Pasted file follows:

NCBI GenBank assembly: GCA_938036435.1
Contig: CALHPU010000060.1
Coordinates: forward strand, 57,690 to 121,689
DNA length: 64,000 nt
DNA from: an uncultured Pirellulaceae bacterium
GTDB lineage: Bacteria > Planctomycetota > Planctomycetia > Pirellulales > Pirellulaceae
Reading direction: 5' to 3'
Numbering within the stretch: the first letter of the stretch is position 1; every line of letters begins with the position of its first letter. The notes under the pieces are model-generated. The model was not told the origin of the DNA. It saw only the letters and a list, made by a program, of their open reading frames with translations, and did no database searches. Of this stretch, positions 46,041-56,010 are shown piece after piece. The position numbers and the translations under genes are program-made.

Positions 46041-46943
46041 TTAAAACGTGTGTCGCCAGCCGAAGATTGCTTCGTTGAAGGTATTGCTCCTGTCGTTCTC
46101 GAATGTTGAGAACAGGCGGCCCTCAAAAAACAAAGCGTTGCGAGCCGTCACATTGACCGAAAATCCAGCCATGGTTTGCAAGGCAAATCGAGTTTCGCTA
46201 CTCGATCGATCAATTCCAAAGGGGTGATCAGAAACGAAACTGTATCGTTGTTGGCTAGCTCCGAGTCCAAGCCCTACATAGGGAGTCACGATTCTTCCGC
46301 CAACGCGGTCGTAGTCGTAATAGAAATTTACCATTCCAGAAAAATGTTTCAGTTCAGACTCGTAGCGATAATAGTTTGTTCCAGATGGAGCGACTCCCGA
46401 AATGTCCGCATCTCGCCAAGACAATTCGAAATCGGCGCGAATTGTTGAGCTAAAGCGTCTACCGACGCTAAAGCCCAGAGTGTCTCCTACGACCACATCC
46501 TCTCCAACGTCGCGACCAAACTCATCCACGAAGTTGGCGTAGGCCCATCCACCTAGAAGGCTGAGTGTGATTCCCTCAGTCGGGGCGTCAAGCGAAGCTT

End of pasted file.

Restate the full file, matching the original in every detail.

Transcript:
NCBI GenBank assembly: GCA_938036435.1
Contig: CALHPU010000060.1
Coordinates: forward strand, 57,690 to 121,689
DNA length: 64,000 nt
DNA from: an uncultured Pirellulaceae bacterium
GTDB lineage: Bacteria > Planctomycetota > Planctomycetia > Pirellulales > Pirellulaceae
Reading direction: 5' to 3'
Numbering within the stretch: the first letter of the stretch is position 1; every line of letters begins with the position of its first letter. The notes under the pieces are model-generated. The model was not told the origin of the DNA. It saw only the letters and a list, made by a program, of their open reading frames with translations, and did no database searches. Of this stretch, positions 46,041-56,010 are shown piece after piece. The position numbers and the translations under genes are program-made.

Positions 46041-46943
46041 TTAAAACGTGTGTCGCCAGCCGAAGATTGCTTCGTTGAAGGTATTGCTCCTGTCGTTCTC
46101 GAATGTTGAGAACAGGCGGCCCTCAAAAAACAAAGCGTTGCGAGCCGTCACATTGACCGAAAATCCAGCCATGGTTTGCAAGGCAAATCGAGTTTCGCTA
46201 CTCGATCGATCAATTCCAAAGGGGTGATCAGAAACGAAACTGTATCGTTGTTGGCTAGCTCCGAGTCCAAGCCCTACATAGGGAGTCACGATTCTTCCGC
46301 CAACGCGGTCGTAGTCGTAATAGAAATTTACCATTCCAGAAAAATGTTTCAGTTCAGACTCGTAGCGATAATAGTTTGTTCCAGATGGAGCGACTCCCGA
46401 AATGTCCGCATCTCGCCAAGACAATTCGAAATCGGCGCGAATTGTTGAGCTAAAGCGTCTACCGACGCTAAAGCCCAGAGTGTCTCCTACGACCACATCC
46501 TCTCCAACGTCGCGACCAAACTCATCCACGAAGTTGGCGTAGGCCCATCCACCTAGAAGGCTGAGTGTGATTCCCTCAGTCGGGGCGTCAAGCGAAGCTT